Selecting an Irrigation MethodChapter 5
52(210-vi-NEH, September 1997)
652.0501Methods andsystems to apply irrigationwater
 The four basic irrigation methods, along with the manysystems to apply irrigation water, include: surface,sprinkle, micro, and subirrigation:
—Water is applied by gravity across the soilsurface by flooding or small channels (i.e., basins,borders, paddies, furrows, rills, corrugations)
—Water is applied at the point of use by asystem of nozzles (impact and gear driven sprinkler orspray heads) with water delivered to the sprinklerheads by surface and buried pipelines, or by both.Sprinkler irrigation laterals are classed as fixed set,periodic move, or continuous or self move. Sprinklerirrigation systems include solid set, handmove laterals,sideroll (wheel) laterals, center pivot, linear move(lateral move), and stationary and traveling gun types.Low Energy Precision Application (LEPA) and LowPressure In Canopy (LPIC) systems are included withsprinkler systems because they use center pivots andlinear move irrigation systems.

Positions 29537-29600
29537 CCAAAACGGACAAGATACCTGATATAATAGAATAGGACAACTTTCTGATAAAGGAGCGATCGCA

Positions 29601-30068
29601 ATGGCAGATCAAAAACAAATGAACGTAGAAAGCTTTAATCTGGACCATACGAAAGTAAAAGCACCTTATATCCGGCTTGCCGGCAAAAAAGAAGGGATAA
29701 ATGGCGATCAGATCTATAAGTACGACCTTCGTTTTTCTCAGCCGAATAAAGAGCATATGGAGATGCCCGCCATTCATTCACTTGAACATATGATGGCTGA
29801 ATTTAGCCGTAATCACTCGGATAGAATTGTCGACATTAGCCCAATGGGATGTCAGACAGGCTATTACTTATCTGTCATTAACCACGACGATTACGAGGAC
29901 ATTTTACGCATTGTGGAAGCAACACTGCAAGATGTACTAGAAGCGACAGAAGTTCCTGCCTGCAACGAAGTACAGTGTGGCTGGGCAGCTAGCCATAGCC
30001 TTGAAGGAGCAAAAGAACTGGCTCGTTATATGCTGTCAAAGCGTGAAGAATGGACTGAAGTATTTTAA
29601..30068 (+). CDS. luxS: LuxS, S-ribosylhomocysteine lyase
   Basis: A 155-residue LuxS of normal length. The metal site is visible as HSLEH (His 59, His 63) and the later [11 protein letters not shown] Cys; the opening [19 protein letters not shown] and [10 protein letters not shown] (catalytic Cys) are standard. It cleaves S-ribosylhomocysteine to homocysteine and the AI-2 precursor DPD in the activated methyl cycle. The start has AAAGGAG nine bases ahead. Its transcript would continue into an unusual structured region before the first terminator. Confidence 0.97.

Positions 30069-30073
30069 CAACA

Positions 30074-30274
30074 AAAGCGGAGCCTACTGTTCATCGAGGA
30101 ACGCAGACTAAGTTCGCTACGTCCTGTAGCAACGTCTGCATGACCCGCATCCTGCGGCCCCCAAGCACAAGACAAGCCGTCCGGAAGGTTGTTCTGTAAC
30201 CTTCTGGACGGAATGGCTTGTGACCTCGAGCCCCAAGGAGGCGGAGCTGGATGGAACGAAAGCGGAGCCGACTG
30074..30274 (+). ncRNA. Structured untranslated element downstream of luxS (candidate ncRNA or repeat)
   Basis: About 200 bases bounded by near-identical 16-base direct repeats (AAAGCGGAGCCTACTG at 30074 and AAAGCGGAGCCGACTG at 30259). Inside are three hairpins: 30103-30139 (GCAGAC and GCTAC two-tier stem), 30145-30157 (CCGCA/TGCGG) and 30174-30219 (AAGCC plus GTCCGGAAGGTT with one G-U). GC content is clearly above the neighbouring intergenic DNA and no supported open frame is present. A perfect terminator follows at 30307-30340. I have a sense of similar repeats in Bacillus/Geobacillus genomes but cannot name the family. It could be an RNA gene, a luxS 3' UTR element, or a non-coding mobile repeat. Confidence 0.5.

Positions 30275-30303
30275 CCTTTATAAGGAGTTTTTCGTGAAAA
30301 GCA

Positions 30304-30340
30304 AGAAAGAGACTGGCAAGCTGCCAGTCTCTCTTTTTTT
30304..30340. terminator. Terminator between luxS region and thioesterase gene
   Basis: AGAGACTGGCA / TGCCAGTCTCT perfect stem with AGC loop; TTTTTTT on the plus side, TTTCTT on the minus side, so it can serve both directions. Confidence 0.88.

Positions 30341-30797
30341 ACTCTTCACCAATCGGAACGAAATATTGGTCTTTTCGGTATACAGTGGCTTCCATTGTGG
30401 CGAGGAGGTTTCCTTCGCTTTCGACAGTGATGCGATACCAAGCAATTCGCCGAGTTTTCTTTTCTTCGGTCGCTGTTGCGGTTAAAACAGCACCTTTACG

—Water is applied to the point of use throughlow pressure, low volume discharge devices (i.e., dripemitters, line source emitters, micro spray and sprin-kler heads, bubblers) supplied by small diametersurface or buried pipelines.
—Water is made available to the croproot system by upward capillary flow through the soilprofile from a controlled water table.Each irrigation method and irrigation system hasspecific site applicability, capability, and limitations.Broad factors that should be considered are:
Crops to be grown
 Topography or physical site conditions
Water supply
Energy available
Operation and management skills
Environmental concerns
Farming equipment